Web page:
Social media blurb:
Building partnerships with larger companies to help your startup excel isn’t easy. But we’ve got a strategy for getting there.
This is part three of a three-part series based on a conversation with business strategist and author Helen Yu.
A lot of the companies we work with at Founders First are business-to-business companies. Or even if they’re not, they’re trying to establish relationships with large corporations so they can do business with them. Making those connections and persuading bigger companies to work with you is never easy. But it can be done. You just need patience, perseverance, and a strategy. We covered the strategy in the last part of my conversation with Helen Yu.
Getting contracts with larger companies
Helen and I talked a lot about engaging with larger companies. A lot of our companies at Founders first are working to build relationships with bigger corporations for partnerships and business arrangements. It’s tough when you’re a small company trying to get noticed amongst the big ones. You have to work at. Do your due diligence. You have to really understand exactly what it is you can offer a larger partner that no one else can. You need to know what you’re good at. And not just what you think you’re good at, but what your customers think you’re good at.
The analogy we used was dancing with an elephant, with the elephant being the larger company you want to do business with. First, you’ve got to know what dances you’re good at and then next go through and understand what type of music, what type of ambiance, what type of location and all of those things. Before you ask them to dance, you’ve got to do some courting by connecting with them, following what their interest is, starting a dialogue.
You’re also not just dancing with an individual. It’s a group with multiple individuals, so you have to understand all those personalities. If you have connections, you have to be able to use them to make introductions. This is something that accelerator programs help with—broadening your sphere of connections.
Ultimately, you have to make the elephant company understand you have some value to exchange with them. You have to understand what business outcome they are trying to achieve. What capability do they need to achieve that? How do they measure success? Once they see you have something that can fulfill on their priorities, you’re closer to getting a deal.
Just remember, it takes time. You’re building relationships. And even if you don’t get what you want as fast you want, those relationships are never wasted. Keep nurturing them. Keep adding to the value you can bring to the larger company.
Play the long game. Helen pointed out that when you finally get to the contract stage, a longer contract is better than a shorter one. “A longer engagement in the SaaS world, particularly, is always better than a shorter one because it gives you more security and more opportunity to prove your value,” Helen said.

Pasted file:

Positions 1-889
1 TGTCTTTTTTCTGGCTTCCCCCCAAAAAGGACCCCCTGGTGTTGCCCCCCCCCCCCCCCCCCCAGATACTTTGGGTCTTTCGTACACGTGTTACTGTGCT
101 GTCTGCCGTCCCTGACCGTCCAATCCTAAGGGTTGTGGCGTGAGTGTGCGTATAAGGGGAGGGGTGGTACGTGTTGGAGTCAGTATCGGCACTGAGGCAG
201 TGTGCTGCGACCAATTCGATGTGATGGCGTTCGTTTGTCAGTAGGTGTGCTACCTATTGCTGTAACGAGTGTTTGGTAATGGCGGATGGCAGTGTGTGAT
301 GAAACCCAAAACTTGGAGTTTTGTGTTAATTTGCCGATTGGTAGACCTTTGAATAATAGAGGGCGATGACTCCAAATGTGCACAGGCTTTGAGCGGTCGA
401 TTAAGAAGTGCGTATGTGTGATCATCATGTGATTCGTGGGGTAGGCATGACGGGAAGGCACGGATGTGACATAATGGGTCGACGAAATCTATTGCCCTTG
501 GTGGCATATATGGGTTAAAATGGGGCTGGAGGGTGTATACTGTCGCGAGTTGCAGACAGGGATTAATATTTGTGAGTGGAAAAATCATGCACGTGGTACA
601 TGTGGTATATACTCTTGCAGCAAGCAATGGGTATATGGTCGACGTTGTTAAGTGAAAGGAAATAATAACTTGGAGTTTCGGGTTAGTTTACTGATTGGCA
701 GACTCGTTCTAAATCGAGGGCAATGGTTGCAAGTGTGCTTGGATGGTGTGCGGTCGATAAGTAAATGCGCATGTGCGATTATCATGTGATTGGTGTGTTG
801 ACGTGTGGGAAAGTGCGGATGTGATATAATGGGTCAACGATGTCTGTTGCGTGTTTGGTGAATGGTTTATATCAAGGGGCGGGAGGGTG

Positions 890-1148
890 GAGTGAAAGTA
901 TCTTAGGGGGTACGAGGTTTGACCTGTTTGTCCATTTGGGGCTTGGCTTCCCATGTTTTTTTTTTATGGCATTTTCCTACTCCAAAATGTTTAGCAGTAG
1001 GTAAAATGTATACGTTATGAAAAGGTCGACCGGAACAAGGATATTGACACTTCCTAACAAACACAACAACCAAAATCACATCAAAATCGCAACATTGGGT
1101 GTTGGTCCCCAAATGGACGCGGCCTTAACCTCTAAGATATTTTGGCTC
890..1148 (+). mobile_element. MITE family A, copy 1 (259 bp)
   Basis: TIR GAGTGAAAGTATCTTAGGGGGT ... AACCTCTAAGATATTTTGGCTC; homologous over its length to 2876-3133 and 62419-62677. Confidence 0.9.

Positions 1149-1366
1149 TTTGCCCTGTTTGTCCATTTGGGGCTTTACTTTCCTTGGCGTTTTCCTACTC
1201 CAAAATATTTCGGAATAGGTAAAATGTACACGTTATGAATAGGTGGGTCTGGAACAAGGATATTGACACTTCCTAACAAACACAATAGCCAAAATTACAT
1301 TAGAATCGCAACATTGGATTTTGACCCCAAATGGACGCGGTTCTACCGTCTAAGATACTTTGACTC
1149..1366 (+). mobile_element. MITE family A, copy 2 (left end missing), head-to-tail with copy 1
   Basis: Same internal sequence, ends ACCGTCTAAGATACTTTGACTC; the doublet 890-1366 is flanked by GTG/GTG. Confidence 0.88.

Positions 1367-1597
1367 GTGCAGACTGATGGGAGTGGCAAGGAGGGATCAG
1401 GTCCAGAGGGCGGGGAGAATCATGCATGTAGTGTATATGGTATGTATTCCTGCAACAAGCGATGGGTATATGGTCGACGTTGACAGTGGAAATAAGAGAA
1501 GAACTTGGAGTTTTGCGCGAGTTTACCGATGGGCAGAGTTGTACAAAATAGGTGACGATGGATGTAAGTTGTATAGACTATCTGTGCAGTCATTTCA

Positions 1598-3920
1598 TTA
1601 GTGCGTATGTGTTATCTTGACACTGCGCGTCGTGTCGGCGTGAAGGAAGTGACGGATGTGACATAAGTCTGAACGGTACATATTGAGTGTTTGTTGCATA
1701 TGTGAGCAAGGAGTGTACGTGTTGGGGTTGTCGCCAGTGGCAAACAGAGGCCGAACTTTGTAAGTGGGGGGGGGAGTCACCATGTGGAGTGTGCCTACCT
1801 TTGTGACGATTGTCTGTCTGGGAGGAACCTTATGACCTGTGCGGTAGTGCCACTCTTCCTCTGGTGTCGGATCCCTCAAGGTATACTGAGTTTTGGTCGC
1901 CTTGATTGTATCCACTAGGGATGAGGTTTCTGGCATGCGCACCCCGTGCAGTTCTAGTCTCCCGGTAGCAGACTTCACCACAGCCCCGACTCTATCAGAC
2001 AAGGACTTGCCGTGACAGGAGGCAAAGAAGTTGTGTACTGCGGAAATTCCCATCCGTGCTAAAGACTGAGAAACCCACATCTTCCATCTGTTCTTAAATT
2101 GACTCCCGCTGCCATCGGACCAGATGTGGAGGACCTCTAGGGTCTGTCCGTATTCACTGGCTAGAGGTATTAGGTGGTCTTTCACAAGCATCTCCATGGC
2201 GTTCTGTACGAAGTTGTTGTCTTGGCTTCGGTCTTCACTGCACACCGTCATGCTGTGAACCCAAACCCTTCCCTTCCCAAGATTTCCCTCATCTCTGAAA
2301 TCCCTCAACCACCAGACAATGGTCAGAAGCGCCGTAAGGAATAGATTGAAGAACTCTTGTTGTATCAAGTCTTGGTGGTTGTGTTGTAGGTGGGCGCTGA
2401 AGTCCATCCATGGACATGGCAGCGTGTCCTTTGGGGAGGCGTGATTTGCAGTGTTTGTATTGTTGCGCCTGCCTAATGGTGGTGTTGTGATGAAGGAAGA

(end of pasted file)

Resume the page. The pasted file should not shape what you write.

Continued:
Reaching the summit is not the end
As entrepreneurs, we all have goals. We’re all striving to meet milestones we’ve set for ourselves, whether that’s to get to $100 million in revenue, an exit strategy that creates generational wealth, or a just creating a sustainable business for yourself and your community. Whatever your milestones are, reaching them is not the end.
“I want to say summiting the mountain is not the end of the journey,” she said. “Really coming down safely with your entire team and celebrating that accomplishment is where we all want to be in the end. So, this means having meaningful interactions with people you work with or having fun, enjoying the journey, and never forget the people who make you who you are. That’s so critical. I always say spend some time with family and loved ones because YOLO, You Only Live Once.”
That’s so true. Sage words of advice. No matter what kind of business we’re in, small or large, we have to enjoy the journey. We can never take for granted the gifts we do have in life. And I think even more so during these uncertain times with the ongoing pandemic. We have to be grateful for everything we do have.
It was so great chatting with Helen. Check out her book, Ascend Your Startup, for more. Or if you’re at the stage where you could use help employing some of the principles we talked about here, consider joining one of our accelerator programs at Founders First CDC. Our mission is to accelerate the growth of diverse-led businesses. We offer strategic expansion programs, coaching, and resources to help you grow to $10 million in revenue and beyond.
Kim Folsom is the founder and CEO of Founders First CDC, which has helped accelerate the success of hundreds of small, service-based, business-to-business companies since 2015. Visit our website to learn more.